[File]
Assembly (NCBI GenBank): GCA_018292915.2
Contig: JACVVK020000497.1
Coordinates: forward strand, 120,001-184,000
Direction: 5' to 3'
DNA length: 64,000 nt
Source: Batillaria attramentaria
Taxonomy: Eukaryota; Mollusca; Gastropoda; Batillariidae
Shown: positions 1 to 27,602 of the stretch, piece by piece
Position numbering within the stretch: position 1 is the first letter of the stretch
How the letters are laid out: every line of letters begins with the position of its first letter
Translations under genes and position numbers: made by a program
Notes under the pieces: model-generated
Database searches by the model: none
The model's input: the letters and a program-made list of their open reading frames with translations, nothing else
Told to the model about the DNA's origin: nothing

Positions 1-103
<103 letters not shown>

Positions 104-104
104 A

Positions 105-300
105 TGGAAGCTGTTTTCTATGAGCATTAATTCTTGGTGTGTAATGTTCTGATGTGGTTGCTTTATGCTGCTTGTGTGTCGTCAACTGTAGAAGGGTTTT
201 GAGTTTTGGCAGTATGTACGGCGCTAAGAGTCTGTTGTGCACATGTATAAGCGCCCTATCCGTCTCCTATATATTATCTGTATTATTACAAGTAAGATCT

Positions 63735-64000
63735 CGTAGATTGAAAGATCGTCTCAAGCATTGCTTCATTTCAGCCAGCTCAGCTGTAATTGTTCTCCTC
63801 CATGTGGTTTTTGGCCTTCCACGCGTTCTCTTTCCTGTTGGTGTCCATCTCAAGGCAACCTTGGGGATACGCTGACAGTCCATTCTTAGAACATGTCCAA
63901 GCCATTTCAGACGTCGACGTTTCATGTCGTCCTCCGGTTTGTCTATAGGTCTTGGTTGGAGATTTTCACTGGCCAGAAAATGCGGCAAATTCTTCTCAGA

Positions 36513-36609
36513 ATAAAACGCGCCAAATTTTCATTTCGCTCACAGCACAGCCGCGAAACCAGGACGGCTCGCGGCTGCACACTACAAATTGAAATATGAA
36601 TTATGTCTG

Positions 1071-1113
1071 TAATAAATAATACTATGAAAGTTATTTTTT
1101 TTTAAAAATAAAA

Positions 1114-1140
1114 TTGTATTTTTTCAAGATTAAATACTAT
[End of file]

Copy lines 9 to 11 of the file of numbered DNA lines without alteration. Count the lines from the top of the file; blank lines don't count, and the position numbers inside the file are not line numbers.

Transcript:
Position numbering within the stretch: position 1 is the first letter of the stretch
How the letters are laid out: every line of letters begins with the position of its first letter
Translations under genes and position numbers: made by a program